Dark Tourism BLOG
This page is intended to provide a more flexible and also more interactive element to dark-tourism.com, which is otherwise more static (more like an encyclopedia). The idea came about after the DT page I used to curate on Facebook was suddenly shut down by the company (full story here). So I’m continuing here – with regular blog posts, either featuring particular dark-tourism destinations or marking specific days in dark history and sometimes reacting to current affairs that are in some way relevant to this site’s topic.
sign up to the newsletter!
Today is also the 60th anniversary of a nuclear accident that is rarely noted, yet it was the only reactor accident in the USA that directly caused fatalities. (There had been earlier accidents at the Los Alamos laboratories, including ones with fatalities as a result of lethal radiation doses, as well as accidents at other reactors where radiation was released, but without killing anybody outright).
The incident in question happened on 3 January 1961 at a reactor testing station in
As a kind of follow-on from last Thursday’s post about dark tourism & Christmas, I now give you another photo essay composed of photos from my archives that were all taken on a New Year’s Eve, mostly when travelling abroad. Of course, the New Year’s Eves themselves were not the dark elements here, but took place in countries with a dark reputation and/or where we had undertaken dark-tourism fieldwork during the day.
I’ll do it in reverse chronological order and begin with last year’s New Year’s Eve – when
As promised, I’ll try to do my bit to brighten up the Christmas period that for so many of us will be very different this year, much reduced in terms of gatherings with family and friends, due to the pandemic.
In previous years, when we were not visiting our respective families, my wife and I often went travelling at this time of year. Hence we saw Christmas decorations in a wide range of places, including some where you wouldn’t normally expect them at all. It goes to show how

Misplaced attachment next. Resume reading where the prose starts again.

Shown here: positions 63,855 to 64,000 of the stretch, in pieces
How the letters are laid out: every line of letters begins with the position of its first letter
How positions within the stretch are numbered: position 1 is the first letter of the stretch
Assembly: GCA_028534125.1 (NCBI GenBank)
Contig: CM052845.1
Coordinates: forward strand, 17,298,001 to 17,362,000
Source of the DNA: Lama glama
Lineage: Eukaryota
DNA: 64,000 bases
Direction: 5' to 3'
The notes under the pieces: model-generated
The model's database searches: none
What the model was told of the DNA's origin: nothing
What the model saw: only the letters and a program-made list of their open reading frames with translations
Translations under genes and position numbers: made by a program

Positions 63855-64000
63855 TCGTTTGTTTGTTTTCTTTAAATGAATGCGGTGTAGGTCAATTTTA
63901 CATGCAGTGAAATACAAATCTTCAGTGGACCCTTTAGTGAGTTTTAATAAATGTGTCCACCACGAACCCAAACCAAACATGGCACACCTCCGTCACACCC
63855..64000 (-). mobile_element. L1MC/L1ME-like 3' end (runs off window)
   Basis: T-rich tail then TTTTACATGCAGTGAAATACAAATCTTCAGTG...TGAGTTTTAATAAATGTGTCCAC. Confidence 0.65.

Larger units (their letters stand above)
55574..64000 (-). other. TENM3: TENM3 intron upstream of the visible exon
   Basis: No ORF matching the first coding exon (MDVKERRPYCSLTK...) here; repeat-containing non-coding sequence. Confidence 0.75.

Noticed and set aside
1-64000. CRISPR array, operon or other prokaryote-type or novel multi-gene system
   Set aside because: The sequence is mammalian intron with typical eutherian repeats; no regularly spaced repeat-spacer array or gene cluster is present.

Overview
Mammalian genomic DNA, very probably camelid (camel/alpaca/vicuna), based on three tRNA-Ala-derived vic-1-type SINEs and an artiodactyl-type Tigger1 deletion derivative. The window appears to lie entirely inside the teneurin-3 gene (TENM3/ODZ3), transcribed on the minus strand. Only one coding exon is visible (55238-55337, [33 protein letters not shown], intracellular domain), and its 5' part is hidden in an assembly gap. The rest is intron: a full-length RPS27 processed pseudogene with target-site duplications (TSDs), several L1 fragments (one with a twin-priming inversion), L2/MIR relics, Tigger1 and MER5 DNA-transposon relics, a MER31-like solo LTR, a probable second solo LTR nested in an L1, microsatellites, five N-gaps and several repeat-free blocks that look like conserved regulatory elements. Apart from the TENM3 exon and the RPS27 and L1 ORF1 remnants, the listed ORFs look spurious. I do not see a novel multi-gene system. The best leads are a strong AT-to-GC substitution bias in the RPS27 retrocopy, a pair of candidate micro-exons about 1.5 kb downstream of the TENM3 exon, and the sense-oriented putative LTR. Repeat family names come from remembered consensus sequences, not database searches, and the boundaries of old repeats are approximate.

On this Day: on 18 December 1878 a certain Iosep Besarionis dze Dzhugashvili was born in the Caucasus town of Gori in Georgia. This man is of course better known to the world under his self-adopted name: Stalin (meaning Man of Steel).
On my travels in the East, I’ve come across Stalin in images and statuary in various places, and so I can give you a little Stalin-themed photo essay here.
Let’s begin at the beginning, as it were, in
On this Day, 17 years ago, on 13 December 2003, the former president of Iraq, Saddam Hussein, was captured. He had disappeared from public view shortly after the US-led invasion of Iraq in the Second (American) Gulf War entered its final stages. When US troops emarched into the capital Baghdad he was nowhere to be found.
The manhunt for Saddam Hussein, in the
The topic of this blog post was decided by the most recent theme poll, where it sailed to a clear victory over all the other options by a huge margin (as reported in last Sunday’s newsletter). So here we go.
As a couple of commentators noted, the word ‘bars’ is of course lexically ambiguous, and exploiting that double meaning had been my intention all along. So let’s begin with the darker side of bars – those you sit behind in prisons and similar institutions.